As an avid reader, it never fails that when a movie comes out based on a book I love, against my better judgment, I end up paying $9.50 to see it and frequently find myself terribly disappointed! To some extent, it has to do with the genre (in my opinion). A good thriller can usually be translated fairly well into a movie while a complex drama, rich with character development, should be left alone. The most recent example of this that I can think of is The Time Traveler’s Wife, a beautifully written story that was made into a mediocre movie. I did cry at the end of the movie, but only because I was informing my husband how the book ended and the memory of that moved me!
That said, however, I still find myself imagining how a story would play out on screen and will base my opinions solely on that as I list the three books that I believe could translate well into a movie.
Step on a Crack by James Patterson and Michael Ledwidge
This is the first book in the Michael Bennett series which I am embarrassed to say I love. I am embarrassed simply because that are not the most intelligent novels ever written but, to me, all three have proven to be somewhat addictive. Detective Michael Bennett is an Irish-Catholic American, living in NY and, by the end of the first book, raising ten children alone. The potential to combine this very likable (albeit a little cliche) character with a thrilling story of (in the first book) a siege at St Patrick’s Cathedral allows a lot of potential. I have even cast (in my mind) the characters for the movie but that is for another day…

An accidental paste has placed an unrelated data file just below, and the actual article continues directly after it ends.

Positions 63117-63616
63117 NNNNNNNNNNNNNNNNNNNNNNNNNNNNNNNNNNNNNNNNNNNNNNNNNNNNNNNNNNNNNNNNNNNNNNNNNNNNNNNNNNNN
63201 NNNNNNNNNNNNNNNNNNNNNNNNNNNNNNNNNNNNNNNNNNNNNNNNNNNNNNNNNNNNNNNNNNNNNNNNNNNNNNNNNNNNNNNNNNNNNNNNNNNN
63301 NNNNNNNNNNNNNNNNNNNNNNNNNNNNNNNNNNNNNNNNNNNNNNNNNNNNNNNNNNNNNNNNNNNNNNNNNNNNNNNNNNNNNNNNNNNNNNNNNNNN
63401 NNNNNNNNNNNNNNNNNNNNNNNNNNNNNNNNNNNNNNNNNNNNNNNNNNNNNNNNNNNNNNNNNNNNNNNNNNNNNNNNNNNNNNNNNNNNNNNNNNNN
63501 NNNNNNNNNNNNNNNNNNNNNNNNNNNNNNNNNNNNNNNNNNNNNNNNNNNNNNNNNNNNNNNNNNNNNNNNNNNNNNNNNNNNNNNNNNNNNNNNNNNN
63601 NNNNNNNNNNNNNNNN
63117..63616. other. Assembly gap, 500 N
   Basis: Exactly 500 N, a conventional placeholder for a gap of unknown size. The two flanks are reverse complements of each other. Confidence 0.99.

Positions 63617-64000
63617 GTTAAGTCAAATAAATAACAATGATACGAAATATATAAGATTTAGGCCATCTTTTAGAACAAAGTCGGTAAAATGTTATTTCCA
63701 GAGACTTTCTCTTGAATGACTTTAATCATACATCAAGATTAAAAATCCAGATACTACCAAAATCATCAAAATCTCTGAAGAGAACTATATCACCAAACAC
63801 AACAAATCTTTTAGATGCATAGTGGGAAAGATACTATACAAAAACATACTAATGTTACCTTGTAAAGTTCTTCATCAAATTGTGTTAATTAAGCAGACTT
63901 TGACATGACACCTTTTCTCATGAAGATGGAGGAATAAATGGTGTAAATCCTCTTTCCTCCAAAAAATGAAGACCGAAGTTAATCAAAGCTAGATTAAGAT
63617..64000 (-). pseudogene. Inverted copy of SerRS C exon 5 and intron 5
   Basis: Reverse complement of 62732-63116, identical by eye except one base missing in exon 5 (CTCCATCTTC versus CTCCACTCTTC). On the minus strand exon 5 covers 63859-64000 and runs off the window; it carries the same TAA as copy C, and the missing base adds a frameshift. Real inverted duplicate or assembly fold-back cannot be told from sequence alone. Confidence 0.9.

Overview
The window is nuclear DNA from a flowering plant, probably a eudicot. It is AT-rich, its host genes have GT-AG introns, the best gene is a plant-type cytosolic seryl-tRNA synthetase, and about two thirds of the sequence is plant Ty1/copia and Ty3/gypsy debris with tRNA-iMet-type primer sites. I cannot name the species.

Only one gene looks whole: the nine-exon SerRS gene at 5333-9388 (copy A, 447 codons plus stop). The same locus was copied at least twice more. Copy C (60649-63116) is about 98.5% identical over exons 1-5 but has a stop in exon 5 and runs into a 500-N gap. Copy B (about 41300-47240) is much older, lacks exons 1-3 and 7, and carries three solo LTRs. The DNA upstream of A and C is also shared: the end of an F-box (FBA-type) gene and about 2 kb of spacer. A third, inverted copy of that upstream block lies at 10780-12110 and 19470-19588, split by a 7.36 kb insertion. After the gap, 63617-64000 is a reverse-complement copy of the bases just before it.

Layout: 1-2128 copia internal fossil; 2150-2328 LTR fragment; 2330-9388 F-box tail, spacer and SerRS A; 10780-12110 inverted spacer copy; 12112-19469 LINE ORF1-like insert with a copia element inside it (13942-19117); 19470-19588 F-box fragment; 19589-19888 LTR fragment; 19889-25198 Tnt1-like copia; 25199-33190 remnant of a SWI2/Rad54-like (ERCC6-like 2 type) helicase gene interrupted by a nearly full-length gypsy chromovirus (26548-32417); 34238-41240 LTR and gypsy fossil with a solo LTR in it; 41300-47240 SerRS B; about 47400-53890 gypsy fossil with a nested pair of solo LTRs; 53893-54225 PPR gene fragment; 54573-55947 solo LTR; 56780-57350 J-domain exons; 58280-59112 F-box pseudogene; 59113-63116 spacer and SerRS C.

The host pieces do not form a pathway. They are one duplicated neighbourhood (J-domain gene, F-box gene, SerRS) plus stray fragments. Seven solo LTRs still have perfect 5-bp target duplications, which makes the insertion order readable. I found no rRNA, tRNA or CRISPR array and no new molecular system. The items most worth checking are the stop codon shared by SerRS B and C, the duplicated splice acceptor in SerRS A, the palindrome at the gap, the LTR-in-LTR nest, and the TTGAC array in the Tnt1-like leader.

Book of Lies by Brad Meltzer
This movie would be a thrilling ‘hunt’ movie, similar to Dan Brown’s series but using the creation of the Superman comic books at the heart of this conspiracy. Wildly imaginative premise and truly fascinating characters would make for a great thriller! The ending surprised me, also, which is rare when reading a thriller (the reader can often glean the hints a bit better than in a movie) so I am fairly sure it would be enjoyed by movie fans.
The Hotel on the Corner of Bitter and Sweet by Jamie Ford
I said earlier that I believe thrillers translate better from page to screen and one would have to be extremely careful to turn this absolutely beautiful novel into a movie. However, the story is so important (I never really grasped the implications of Japanese internment during WWII) I believe it should be made into a movie solely to reach a broader audience. It is a sweeping piece of historical fiction, a genre that has met with some success (Gone with the Wind!) so I believe it can be done.